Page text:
FW Editor: Hi, can we please start by you saying a few words about yourself? It is important for our readers to know how old you are and since when do you develop applications.
Kevin Zehrer: I personally am forty-six years old and have been writing computer applications since I was twelve; before the first PC, back when the TRS-80 and Commodore PET were popular and Apple Computer was marketing the Apple II. I have been writing software professionally since I was twenty years old. We have 55 years of combined experience in the computer and technology industry. We established and incorporated VZ Systems in 2008.
FW Editor: How did you come up with the idea for ACLSweep? Do you plan to make constant updates or you are happy with the way it is right now?
Kevin Zehrer: While working on numerous other projects that had security components, we became very interested in the security subsystem implemented in the Windows NT-based operating systems. Specifically the access control and privilege aspects are very flexible and powerful when properly utilized. There are a number of published guidelines on how to correctly administer systems and write applications to use these features. We found that it was common for administrators and developers to take some short-cuts to just make things work, which exposed a number of issues in security settings that ACLSweep scans for and fixes. For this release of the product, our focus was on developing the extensive algorithms used in the scans to fix issues while maintaining the effective access exactly as the user had configured them. We have a number of features planned for future releases and we are listening to customer feedback on how we can continually improve the product.
FW Editor: Can you please describe how this program really works? What is the feature you are the most proud of?
Kevin Zehrer: ACLSweep works by running various scans defined by the user. Depending on the type of scan and the options set, the scans can be used to find access differences between applications or users, replace unused or unknown security IDs, or fix common security issues found in the security settings on individual items such as files, folders, and registry keys. The application uses numerous security related functions provided by the operating system as well as several proprietary routines developed specifically to find settings that do not adhere to best-practice guidelines. We are most proud of the number of setting issues that can be found and corrected without making any change to the effective access that was applied by the user or administrator.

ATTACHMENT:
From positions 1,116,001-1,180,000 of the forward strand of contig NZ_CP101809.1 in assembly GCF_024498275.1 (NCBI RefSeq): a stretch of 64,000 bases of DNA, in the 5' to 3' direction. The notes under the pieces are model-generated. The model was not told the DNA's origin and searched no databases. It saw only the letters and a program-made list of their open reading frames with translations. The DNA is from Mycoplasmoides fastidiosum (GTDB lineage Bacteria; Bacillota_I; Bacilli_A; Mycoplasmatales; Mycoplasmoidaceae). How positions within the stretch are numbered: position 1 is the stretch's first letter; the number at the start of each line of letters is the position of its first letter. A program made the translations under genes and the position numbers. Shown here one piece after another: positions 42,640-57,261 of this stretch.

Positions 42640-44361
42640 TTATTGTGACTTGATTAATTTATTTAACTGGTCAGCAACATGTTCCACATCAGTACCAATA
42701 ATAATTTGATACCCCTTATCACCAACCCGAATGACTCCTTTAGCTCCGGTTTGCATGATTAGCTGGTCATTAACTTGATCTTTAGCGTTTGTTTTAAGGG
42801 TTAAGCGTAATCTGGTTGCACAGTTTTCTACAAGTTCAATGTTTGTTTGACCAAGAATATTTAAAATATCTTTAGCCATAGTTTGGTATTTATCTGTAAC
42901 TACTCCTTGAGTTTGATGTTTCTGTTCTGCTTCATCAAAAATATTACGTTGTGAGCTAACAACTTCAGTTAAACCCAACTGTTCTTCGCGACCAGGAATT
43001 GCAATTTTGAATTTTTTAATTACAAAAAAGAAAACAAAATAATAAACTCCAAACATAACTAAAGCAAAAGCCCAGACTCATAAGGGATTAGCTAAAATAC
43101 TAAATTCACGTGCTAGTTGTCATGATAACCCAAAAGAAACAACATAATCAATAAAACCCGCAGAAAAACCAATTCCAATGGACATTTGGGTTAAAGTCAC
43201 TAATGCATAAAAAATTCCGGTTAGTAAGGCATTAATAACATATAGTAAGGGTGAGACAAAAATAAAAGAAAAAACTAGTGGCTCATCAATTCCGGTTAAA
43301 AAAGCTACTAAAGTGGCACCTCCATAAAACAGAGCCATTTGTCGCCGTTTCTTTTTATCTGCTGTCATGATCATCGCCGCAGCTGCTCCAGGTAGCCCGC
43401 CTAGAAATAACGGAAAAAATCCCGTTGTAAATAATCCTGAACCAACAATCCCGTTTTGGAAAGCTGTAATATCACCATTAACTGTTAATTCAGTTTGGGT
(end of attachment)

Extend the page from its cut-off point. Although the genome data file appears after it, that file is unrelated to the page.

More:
FW Editor: Can you tell us how ACLSweep is able to conserve disk space and speed up access to files and applications?
Kevin Zehrer: When the Check Security Settings scans are used to fix issues, ACLSweep consolidates and reorders entries while maintaining the effective rights applied to the secured item and adhering to proper order rules. This makes the stored security settings smaller and more consistent which helps the operating system utilize built-in functionality for consolidating storage for identical security descriptors, thereby conserving space. Every time any secured item is opened for access, these security settings are examined by the system to verify allowed access. The fixed settings stored by ACLSweep in most cases require the system to do less work for these checks which speeds up access to opening the item. Access checks of this type are being done hundreds of times a second on typical systems so the performance gain tends to be cumulative on the system but probably not noticeable on individual item accesses.
FW Editor: How is this program able to compare security settings between users or processes and to diagnose access issues?
Kevin Zehrer: ACLSweep utilizes a number of proprietary algorithms for all the scans. User and group access is determined by effective access using a unique process of including nested group memberships and granted privileges. Most other applications that show access information don’t use this in-depth information. Access granted to processes simply uses the security information contained in the process token. These effective accesses are compared for each item scanned and the differences are logged. Access issues are determined by searching each item for common pitfalls in security settings that either contradict published guidelines or contain recurring security holes, errors, or inefficiencies.
FW Editor: Does this application have an automatic scan? If you release an update, the program will update itself? Or we are forced to check for updates once in a while?
Kevin Zehrer: ACLSweep comes with a number of predefined scans that can be run as is or they can be copied into new, user defined scans. Any scan can be scheduled to run using the command line application provided, and the complete ‘fix’ scan can be scheduled using the easy user interface in the GUI application. There is a thorough log only scan that identifies all the security issues on the system that users are prompted to run (if they choose) when they first use the application. The current version does not have automatic update checking; however, we do plan on having this feature in a future version.
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